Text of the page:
As Catholics, Why Do We Reflect on Our Church?
Because Being Catholic is More than a “Name;” It’s a Deeply Rooted Way of Life
It has been estimated that there are thousands, if not tens of thousands, of Christian denomiations in our world. As but one example, the World Christian Database currently lists over nine thousand Christian denominations:
Other databases claim that the number of Christian denominations exceeds thirty thousand, and even forty thousand in number in other databases! And yet, there used to be just one Christian denomination following Pentecost. What ever became of that first one? A brief tour down Christian memory lane teaches us that insofar as the establishment of Christianity as an organized group was concerned, the first written reference in this domain was to the Catholic Church (or katholike ekklesia), in about the year 107 A.D. This reference to the Catholic Church was contained in a letter written by Saint Ignatius of Antioch to Christians in Smyrna (what now located in modern day Turkey). From these humble beginnings rooted in the Gospel the Church emerged in the centuries which followed.
Given the proliferation of other churches over the centuries which also label themselves as “Christian,” it becomes all the more important for those of us who follow in the graceful footsteps of this centuries (really millennia) old tradition of the Catholic faith vigilantly to focus on and study our Church, as well as actively to proclaim it to others.
Why Study the Church?
There are many reasons why we need to study the Catholic Church. Our journey as Christians begins at baptism. It is through the grace of the Holy Spirit that we receive wisdom and knowledge, and the real presence of the Trinity is first given to us. We are therefore charged with living the good news proclaimed by Jesus Christ, not in isolation, but as members of the Body of Christ in the Church. The Apostolic tradition in the Church is the manner by which the message of Christ has been transmitted throughout the ages, to the present. In studying the Church we study in many respects what is meant by our own baptism, we explore more fully our own relationship with God, we come to understand the role of the Sacraments and participate in their mysteries, and we come to a more full understanding of our place as well as that of our institutions and Church practices in salvation history. This is especially true when we are confronted with divergent views and practices from others who proclaim themselves Christian.
We also study the theology of the Church in order to become critical thinkers, to understand not only what the Church teaches but also how its dogma, the reality of its being, and its mission impacts the Church itself looking inward. In reciting the Niceno-Constantinopolitan Creed at Holy Mass each week we speak as a congregation of the “one, holy, catholic and apostolic” Church; the Four Marks of the Church. In so doing we speak as ONE Body of Christ on the essential qualities and mission of the Church, affirmed through the continued grace of the Holy Spirit.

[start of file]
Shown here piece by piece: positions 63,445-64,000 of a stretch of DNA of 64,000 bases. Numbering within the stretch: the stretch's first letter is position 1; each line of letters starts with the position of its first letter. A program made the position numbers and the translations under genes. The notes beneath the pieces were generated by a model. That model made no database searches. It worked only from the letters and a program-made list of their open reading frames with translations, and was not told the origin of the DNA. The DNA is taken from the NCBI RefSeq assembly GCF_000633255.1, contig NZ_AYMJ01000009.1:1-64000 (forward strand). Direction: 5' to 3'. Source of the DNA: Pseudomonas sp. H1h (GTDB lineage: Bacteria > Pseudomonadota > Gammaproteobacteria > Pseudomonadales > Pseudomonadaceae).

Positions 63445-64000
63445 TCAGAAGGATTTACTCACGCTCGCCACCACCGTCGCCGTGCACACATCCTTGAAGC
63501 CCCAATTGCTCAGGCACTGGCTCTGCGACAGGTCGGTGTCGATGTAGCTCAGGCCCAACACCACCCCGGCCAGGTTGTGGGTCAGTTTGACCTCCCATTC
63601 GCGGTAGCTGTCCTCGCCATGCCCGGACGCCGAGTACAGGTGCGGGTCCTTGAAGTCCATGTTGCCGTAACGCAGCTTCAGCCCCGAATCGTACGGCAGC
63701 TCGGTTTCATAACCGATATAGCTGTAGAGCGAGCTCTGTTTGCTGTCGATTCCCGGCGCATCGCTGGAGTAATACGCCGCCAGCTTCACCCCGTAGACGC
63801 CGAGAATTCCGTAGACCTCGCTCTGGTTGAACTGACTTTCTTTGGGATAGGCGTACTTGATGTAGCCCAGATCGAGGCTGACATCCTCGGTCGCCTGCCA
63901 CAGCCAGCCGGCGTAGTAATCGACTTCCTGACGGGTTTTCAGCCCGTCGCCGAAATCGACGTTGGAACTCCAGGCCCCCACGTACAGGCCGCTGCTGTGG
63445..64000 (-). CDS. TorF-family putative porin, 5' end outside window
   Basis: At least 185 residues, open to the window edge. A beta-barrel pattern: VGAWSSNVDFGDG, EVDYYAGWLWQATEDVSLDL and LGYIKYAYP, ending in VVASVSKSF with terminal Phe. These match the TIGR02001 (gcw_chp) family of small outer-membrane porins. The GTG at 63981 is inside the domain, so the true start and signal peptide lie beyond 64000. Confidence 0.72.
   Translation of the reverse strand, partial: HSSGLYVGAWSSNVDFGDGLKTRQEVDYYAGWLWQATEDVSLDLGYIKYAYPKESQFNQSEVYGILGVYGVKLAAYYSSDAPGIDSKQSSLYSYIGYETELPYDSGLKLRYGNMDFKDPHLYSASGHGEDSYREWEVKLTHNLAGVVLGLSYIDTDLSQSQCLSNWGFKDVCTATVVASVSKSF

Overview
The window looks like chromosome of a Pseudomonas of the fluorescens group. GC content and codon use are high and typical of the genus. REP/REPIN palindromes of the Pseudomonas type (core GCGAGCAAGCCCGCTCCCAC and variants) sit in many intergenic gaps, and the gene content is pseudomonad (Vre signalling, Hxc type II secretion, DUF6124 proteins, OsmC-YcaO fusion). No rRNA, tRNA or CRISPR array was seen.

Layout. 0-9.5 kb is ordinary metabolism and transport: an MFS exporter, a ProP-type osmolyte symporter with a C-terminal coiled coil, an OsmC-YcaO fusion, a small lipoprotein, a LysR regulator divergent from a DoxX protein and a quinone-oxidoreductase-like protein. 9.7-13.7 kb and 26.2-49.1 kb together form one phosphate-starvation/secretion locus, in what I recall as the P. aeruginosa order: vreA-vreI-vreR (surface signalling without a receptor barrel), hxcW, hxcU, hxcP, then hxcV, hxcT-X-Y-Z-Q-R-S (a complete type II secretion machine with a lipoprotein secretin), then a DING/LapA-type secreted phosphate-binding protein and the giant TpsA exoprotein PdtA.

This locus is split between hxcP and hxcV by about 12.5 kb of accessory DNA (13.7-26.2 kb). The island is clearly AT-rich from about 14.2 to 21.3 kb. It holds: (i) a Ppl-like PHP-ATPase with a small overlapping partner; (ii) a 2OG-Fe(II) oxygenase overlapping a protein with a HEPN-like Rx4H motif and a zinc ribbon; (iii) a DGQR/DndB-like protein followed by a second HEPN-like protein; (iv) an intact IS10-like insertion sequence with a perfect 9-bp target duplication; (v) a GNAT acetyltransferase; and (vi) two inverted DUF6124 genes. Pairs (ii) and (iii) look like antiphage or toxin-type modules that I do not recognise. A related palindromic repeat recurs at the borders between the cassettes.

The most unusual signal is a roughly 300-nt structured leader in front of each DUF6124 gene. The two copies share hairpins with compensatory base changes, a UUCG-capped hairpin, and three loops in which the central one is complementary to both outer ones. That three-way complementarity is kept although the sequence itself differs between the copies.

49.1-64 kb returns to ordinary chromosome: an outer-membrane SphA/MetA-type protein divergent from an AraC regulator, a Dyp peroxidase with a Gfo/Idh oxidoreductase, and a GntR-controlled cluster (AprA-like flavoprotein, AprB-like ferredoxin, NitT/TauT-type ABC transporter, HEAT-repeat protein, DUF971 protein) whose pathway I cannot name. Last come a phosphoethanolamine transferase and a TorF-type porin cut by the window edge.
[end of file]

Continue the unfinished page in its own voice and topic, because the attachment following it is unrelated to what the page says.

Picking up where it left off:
We study the Church for both constructive and critical reflection. We do this not only to understand the Church’s own sense of identity in itself, but also how Scripture and Catholic tradition have influenced its teachings and practices, its dogmatic development, and how the Church is perceived by those from without. We study the Church because it is “in this world...the sacrament of salvation, the sign and the instrument of the communion of God and men.”
We also study the Church to better understand Scripture, the liturgy, and the history of the Church during the past two millennia. In studying the Church we have the ability to consider the theologians and the magisterium, “from the testimony of the saints and the whole lived and suffered history of the Church in the past as well as in the present.” We study the Church to understand how its authority leads us to fulfill our baptismal promise; how the apostolic succession, reflected in Scripture and through the Creed in the Church, is known to ourselves and to the world. We study the Church as an act of love and devotion and as a basis to proclaim the Good News to other Christians with whom we may respectfully have areas of disagreement. We study the Catholic Church because the Church matters!
Kasper, Walter. The Catholic Church: Nature, Reality and Mission. New York: Bloomsbury Publishing, 2015.
What are your thoughts with "there's no salvation outside of the Church," and what some Evangelicals are calling Catholicism as a system of justification they call "Sola Ecclesia." ? Or Catholics believe that salvation comes from the Church--not Christ?
I’d recommend Unitatis Redintegratio from Vatican II as a pillar document on this discussion. It raises the ecumenical emphasis of all Christian brothers and sisters. A good background for Phillip’s question.
I’m a fan of the important common tenets of our Catholic faith and those of Mainline, Evangelical, Fundamentalist, and our Orthodox cousins. The root of our Catholic preaching and witness inevitably leads to divisions when we forget our “first love” as the letters to the disparate churches in Revelation 2 describes them.